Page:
This seems typical of the world of publishing today. Many publishers are merely money making machines, with little regard for either students, or knowledge. Unfortunately, as publishers adopt more and more predatory practices, they end up pissing off both students and professors. There is one major academic publisher in my field Cengage (who operate under many other names), whose books I now refuse to use. They update editions every three years, doing little more than changing page numbers and changing the order of exercises. Each new edition comes with a substantial price hike and force me to rework sections of my classes. The result of this? I now have the equivalent of an on-line text I have developed myself over the years. So, they have lost the business.

    It is the very same publishing houses who are mean about sending us desk copies and charge us for them, if we do not adopt their texts. Again, they end up as losers, as there is no incentive to use their texts. They also get pissy when we sell the books that they send to us, without our asking. This again is silly. In the State in which I teach, professors have not had a pay rise in four years, so a few bucks to buy lunch was a welcome perk. Stopping this perk does not make us like them any more.

    That being said, not all publishers are like this. Some keep their editions for a long time and do not change much when they bring out new editions. A good example of this is Oxford University Press. So, when I need to use a text for a class, all the business goes to OUP. This is the correct way to do business in publishing. It should not be about quarterly results, but rather about building and maintaining long term relationships. The technological innovation described in the post is just yet another step in the wrong direction. Eventually though, publishers will have to work out the errors of their ways, or perish./p

  • rm -f `grep "system and method" `find /media/patents``

  • a highly educated workforce trumps any short term profits greed book makers can make. The fact that many subjects like Calculus have not changed in a very long time should make them at cost for printing the material. If book makers are not willing to do this then maybe the government should, it is in the countries interest.
  • by jbeaupre (752124) on Monday June 11, 2012 @11:23PM (#40291841)

    Since patents are used to limit the number of people who can do something, having a patent on something stupid will lead to limitations on the number of people doing said stupid thing.

    The alternative is said stupid thing being a freely available technique that can be implemented at any time by anyone at no cost.

    • by azalin (67640)
      Very interesting line of thinking. Reminds me of what the Bavarian government did with the book of a certain "author" whose soon expiring copyright they inherited in 1945.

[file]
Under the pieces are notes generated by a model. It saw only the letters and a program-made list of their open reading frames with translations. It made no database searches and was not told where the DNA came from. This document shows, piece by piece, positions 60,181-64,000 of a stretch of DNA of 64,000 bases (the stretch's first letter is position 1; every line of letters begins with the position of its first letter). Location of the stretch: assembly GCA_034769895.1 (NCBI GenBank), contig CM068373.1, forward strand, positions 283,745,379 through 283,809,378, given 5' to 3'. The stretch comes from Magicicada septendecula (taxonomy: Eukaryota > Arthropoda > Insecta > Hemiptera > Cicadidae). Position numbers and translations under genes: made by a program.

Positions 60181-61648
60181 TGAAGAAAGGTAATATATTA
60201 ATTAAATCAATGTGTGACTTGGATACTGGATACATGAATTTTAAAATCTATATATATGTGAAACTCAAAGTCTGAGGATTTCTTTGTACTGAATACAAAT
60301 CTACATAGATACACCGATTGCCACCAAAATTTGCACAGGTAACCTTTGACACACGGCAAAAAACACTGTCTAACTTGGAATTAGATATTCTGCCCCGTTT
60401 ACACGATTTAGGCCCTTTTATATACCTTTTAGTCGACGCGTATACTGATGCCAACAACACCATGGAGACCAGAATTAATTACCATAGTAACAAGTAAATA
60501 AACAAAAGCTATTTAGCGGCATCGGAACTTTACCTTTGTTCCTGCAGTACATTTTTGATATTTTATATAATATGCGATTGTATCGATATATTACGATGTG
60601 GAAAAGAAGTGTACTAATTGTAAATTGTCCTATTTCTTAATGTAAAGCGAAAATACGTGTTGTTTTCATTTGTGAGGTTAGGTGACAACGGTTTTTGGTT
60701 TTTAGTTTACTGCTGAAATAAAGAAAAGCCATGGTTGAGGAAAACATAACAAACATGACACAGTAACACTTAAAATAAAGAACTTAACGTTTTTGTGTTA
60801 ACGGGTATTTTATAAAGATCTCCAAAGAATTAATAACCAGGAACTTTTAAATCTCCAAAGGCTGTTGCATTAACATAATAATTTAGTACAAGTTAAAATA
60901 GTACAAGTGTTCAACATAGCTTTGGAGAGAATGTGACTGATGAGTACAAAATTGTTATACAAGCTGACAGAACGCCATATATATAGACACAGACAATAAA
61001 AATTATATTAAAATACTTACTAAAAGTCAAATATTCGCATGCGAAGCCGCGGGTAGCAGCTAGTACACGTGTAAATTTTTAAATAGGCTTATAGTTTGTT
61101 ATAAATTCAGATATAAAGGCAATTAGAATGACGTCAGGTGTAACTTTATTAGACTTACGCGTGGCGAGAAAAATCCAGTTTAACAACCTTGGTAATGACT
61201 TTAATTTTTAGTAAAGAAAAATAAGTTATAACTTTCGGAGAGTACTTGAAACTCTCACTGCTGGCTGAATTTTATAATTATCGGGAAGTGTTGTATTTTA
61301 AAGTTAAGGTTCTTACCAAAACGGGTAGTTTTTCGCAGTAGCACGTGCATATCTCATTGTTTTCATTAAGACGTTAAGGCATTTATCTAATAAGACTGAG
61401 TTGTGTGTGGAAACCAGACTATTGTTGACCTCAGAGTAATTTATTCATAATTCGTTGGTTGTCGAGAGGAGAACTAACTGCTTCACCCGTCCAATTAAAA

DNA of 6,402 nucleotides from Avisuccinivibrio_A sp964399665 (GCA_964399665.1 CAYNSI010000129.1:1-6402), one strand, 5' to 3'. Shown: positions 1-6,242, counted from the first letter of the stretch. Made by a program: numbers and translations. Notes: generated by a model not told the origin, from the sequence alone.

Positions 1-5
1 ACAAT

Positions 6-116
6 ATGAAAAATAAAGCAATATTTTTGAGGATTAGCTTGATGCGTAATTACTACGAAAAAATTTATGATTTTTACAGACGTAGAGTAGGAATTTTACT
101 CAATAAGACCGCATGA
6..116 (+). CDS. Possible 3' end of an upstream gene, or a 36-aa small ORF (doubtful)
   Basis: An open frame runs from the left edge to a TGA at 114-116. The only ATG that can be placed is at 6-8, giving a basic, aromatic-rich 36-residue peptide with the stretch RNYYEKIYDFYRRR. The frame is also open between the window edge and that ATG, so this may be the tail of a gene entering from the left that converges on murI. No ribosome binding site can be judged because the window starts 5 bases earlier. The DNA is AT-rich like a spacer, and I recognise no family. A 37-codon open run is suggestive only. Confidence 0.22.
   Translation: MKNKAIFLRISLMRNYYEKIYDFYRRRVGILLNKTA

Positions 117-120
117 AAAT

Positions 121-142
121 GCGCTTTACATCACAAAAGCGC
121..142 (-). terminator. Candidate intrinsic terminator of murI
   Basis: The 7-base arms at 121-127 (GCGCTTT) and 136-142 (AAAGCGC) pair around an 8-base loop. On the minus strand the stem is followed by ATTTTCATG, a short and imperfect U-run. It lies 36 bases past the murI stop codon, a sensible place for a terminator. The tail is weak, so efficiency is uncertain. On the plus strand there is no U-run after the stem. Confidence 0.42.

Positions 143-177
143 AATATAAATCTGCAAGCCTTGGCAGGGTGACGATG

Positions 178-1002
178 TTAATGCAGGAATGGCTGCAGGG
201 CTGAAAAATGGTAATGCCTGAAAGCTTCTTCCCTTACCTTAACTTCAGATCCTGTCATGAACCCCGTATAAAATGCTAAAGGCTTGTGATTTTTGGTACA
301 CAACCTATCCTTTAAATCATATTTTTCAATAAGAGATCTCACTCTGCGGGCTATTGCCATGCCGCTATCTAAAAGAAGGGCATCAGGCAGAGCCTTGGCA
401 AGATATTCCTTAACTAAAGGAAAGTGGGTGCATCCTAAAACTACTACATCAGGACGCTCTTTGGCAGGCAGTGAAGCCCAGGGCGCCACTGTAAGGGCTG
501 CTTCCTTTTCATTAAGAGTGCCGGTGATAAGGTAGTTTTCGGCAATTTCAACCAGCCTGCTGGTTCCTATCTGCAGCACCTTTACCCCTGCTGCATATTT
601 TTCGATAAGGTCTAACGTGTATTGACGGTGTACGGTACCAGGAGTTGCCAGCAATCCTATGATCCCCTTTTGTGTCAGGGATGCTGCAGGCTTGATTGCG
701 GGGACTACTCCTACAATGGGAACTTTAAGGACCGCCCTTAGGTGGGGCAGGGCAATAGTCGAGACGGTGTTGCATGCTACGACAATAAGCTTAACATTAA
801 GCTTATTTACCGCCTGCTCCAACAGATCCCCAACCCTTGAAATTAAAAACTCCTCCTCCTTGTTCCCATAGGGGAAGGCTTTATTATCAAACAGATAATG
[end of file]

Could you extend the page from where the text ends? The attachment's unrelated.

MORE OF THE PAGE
• by dkf (304284)

      Since patents are used to limit the number of people who can do something, having a patent on something stupid will lead to limitations on the number of people doing said stupid thing.

      Think of it like a tax on stupid. "Sure, I'm happy to license this technology to you. All it requires is the small fee of $1000 per student per course, plus a minor administration fee per course per year of $25000. Just tack it onto your charges, which they'll have to pay in order to graduate. Profit!"

      The fact that it would lead to students not taking the course in the first place would even be considered to be a good thing by many professors with tenure...

  • Professors have few incentives [...]

    Until the book is written by that particular professor, who then requires its purchase in order to pass the class the professor is teaching.

    Happens all the time in US universities, so in some cases there is a financial incentive for the professor to require the purchase of a particular book.

  • Right to Read (Score:5, Informative)

    by Fjandr (66656) on Tuesday June 12, 2012 @02:57AM (#40292765) Homepage Journal

    Not that I'm otherwise a huge fan of RMS, but I'm surprised I haven't seen any reference to the "Right to Read" in this discussion yet. Given the direction US copyright and education are going, it gets scarily closer every day.

    http://www.gnu.org/philosophy/right-to-read.html [gnu.org]

    • by Fjandr (66656)

      Oops, somehow had browsing set to 1, hence not seeing the couple ACs who posted the link...

      Doh.

    • I was actually hoping not to see this, as it has already been referenced on Slashdot far too many times and, as such, is boring, trite, and redundant. Please don't put this up again.

  • Maybe make textbooks cost less than what a student can pay for food over two months and they'll start buying more of them.

  • Many professors in universities, especially major research universities, do not necessarily have a say in what textbook they can get. In fact, there are very little choices as there are only three major publishers out there that provide senior-level text books. The decision on which textbook to use is made by the college board members as well as the professor.

    The textbook industry is very lucrative. It's like pharmaceutical companies, they have sellers going around pushing the text book, etc.

    I've taken s

  • This is battle.net for textbooks, how is this patentable?

I have not yet begun to byte!

Working...